Treatment of anorexia nervosa involves nutritional rehabilitation to normalize weight and eating behavior. Psychotherapy is aimed at correcting irrational preoccupations with weight and shape, managing challenging emotions and anxieties and preventing relapse. Interventions include monitoring weight gain, prescribing an adequate diet, and admitting patients who fail to gain weight to a specialty inpatient or partial hospitalization program. Specialty programs combining close behavioral monitoring and meal support with psychological therapies are generally very effective in achieving weight gain in patients unable to gain weight in outpatient settings. The fear of fatness and body dissatisfaction characteristic of the disorder tend to extinguish gradually over several months once target weight and normal eating patterns are maintained, and 50-75% of patients eventually recover. No medications have been shown to significantly facilitate weight gain in patients with this disorder. In the case of patients under 18 years of age, family therapy aimed at helping parents support normal eating in their child has been found to be more effective than individual therapy alone.

What forms of treatment are effective for bulimia nervosa?

Most uncomplicated cases of bulimia nervosa can be treated on an outpatient basis although inpatient treatment is occasionally indicated. The best psychological treatment is cognitive-behavioral therapy, which involves self-monitoring of thoughts, feelings, and behaviors related to the eating disorder. Therapy is focused on normalizing eating behavior and identifying environmental triggers and irrational thoughts or feeling states that precipitate bingeing or purging. Patients are taught to challenge irrational beliefs about weight and self-esteem. Several medications have also been shown to be effective in decreasing bingeing and purging behaviors in bulimia.

What about the treatment of other eating disorders including BED, ARFID and OSFED?

Eating disorders are behavioral problems and the most successful modalities of treatment all focus on normalizing eating and weight control behaviors whilst managing uncomfortable thoughts and feelings. Increasingly, we understand eating disorders as not just psychological problems but as disorders of learning and habit. Changing established habits can feel challenging, however practice of healthy eating behavior under expert therapeutic guidance helps develop skills needed to manage anxieties regarding food, weight and shape -- all of which fade over time with the gradual achievement of mastery over recovery.

How do I know if I need inpatient treatment?

If you think you have an eating disorder, if your symptoms have persisted or worsened despite attempts at outpatient treatment, or if you feel constantly preoccupied by thoughts of food and weight, then a good place to start is with a comprehensive evaluation in our Consultation ClinicTo safely provide the best possible care during the COVID pandemic, we have expanded our outpatient telemedicine services to include remote clinical consultation and outpatient visits with our eating disorders doctors by videolink across multiple states. Video visits allow patients to connect face-to-face in real time without leaving their home by using their smartphone, tablet or computer. Virtual connections are secure and HIPAA compliant.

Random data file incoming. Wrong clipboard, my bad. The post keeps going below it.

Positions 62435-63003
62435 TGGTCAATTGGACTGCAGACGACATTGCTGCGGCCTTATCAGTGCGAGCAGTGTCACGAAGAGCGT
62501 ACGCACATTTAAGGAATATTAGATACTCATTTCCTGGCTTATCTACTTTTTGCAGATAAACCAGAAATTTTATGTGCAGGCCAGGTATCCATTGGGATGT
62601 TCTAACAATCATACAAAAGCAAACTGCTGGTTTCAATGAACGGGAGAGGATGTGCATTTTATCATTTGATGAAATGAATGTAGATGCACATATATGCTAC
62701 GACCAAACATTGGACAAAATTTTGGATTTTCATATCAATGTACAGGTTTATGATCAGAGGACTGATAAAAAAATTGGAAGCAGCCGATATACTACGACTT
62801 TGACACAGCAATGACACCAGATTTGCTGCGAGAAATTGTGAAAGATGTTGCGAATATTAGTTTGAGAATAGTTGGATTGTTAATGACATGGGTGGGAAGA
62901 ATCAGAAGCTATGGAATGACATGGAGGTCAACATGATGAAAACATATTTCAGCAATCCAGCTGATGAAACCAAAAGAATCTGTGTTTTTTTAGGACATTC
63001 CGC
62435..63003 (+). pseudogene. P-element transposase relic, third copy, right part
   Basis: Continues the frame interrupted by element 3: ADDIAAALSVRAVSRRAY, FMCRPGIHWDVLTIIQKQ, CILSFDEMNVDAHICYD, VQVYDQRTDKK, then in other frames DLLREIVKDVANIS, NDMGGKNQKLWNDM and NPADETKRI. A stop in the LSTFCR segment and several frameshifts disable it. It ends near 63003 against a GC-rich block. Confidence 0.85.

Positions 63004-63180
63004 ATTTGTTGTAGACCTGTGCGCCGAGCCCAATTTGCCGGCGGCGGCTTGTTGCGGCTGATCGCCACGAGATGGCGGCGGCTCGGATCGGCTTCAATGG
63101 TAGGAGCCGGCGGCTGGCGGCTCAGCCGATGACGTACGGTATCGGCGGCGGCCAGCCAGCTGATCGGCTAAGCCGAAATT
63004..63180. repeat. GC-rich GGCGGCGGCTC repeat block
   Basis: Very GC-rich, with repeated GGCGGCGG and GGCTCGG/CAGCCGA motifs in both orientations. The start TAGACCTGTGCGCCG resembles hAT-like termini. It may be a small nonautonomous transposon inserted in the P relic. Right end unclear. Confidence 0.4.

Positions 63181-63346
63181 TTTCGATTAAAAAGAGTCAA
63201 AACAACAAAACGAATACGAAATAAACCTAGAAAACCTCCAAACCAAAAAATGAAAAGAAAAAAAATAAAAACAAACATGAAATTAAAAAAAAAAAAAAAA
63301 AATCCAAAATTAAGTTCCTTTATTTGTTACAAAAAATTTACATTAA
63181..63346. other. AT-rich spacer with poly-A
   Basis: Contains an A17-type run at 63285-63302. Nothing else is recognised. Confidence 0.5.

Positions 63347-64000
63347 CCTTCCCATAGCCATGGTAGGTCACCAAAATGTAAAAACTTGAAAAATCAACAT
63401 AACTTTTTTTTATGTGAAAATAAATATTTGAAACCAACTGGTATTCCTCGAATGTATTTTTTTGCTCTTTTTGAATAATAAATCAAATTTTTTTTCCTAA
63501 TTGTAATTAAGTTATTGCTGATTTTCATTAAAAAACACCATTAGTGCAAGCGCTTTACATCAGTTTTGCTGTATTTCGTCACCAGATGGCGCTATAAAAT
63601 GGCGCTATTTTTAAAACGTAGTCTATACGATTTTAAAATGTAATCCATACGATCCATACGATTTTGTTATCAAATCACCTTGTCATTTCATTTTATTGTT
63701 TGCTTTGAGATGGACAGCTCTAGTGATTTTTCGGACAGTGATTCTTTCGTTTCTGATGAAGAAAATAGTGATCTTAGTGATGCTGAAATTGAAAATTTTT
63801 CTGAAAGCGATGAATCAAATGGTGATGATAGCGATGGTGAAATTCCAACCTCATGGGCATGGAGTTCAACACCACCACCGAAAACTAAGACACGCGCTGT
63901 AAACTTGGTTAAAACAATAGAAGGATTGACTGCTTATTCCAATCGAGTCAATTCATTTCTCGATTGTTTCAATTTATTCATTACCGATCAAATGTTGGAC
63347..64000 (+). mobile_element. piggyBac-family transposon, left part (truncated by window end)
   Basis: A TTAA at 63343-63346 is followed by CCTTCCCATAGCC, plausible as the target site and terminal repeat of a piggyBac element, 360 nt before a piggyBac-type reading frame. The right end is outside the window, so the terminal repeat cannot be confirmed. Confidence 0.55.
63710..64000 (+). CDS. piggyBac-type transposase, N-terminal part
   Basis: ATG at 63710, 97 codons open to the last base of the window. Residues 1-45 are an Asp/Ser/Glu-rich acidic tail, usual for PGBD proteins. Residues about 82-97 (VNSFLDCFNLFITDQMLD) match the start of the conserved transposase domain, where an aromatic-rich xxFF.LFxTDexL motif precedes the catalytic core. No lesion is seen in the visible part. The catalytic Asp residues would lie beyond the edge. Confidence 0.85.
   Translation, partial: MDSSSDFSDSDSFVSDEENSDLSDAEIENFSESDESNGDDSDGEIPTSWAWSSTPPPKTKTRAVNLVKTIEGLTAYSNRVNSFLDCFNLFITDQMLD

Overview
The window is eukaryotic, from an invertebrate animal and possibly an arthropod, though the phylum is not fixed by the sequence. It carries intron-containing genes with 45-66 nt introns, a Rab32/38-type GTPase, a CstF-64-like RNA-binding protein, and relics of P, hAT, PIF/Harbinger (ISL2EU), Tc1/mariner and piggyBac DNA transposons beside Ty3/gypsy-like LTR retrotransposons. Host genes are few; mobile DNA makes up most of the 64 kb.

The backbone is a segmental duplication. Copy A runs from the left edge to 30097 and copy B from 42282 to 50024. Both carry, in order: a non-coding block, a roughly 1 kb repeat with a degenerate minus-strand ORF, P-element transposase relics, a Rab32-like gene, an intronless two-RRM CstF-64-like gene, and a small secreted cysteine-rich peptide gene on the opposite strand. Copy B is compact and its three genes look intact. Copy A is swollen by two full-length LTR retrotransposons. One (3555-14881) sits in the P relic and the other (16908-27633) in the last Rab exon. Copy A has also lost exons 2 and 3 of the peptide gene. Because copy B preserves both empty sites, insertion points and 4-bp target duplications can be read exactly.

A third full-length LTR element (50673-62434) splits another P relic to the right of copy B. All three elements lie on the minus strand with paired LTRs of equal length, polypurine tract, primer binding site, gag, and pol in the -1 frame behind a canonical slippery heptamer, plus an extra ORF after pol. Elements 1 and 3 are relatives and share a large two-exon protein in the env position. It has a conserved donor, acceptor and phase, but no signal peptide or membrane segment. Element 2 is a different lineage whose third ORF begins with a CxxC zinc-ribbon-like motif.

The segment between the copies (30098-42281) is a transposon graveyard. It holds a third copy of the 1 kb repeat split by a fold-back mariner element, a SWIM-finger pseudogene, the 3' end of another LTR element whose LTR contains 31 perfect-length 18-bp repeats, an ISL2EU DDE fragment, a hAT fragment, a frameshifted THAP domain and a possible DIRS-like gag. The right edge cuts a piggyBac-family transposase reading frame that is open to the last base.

You will be seen by a psychiatrist who will perform a thorough review of your history and symptoms, medical tests and past treatment. We recommend you forward any past treatment records ahead of your appointment for the doctor to review. Whenever possible we ask that you attend the consultation with a close family member or significant other, since we believe family support and involvement is very important when you are struggling with an eating disorder. The doctor will also be interested in any medical or psychiatric problems you may have besides the eating disorder.

Common co-occuring psychiatric conditions include depression, anxiety, substance abuse and obsessive-compulsive disorder. Co-occurring medical conditions that may bring patients to treatment include gastrointestinal symptoms, infertility problems or menstrual irregularities, osteoporosis, or chronic pain conditions. At the end of your evaluation, the consulting physician will review his or her impression and diagnosis of your condition and will make suggestions regarding the best next steps for you in terms of treatment. These suggestions may include recommendations for medication, psychotherapy, further testing, or consultation with another medical specialist in The Johns Hopkins Health System.

Does our program have published treatment outcomes?

You can read about our treatment outcomes for anorexia nervosa in Hopkins BrainWise: A Weighty Approach to Anorexia Nervosa.
Reference: Redgrave GW, Coughlin JW, Schreyer CC, Martin LM, Leonpacher AK, Seide M, Verdi AM, Pletch A, Guarda AS. Refeeding and weight restoration outcomes in anorexia nervosa: Challenging current guidelines. Int J Eat Disord. 2015;48(7):866-73.  Pubmed link: http://www.ncbi.nlm.nih.gov/pubmed/25625572

Learn more about published treatment outcomes from our program for patients with ARFID.

What insurance does the hospital take?

If you are being admitted to one of our hospital-based programs, both Inpatient and Partial Hospitalization, our business office will verify your benefits beforehand, and the admissions coordinator will contact you with information about your coverage. Admission to our program in the Johns Hopkins Hospital Department of Psychiatry qualifies as a mental health hospitalization and will be authorized under the mental health portion of your insurance, not the medical portion. Please see the Admissions page for more information.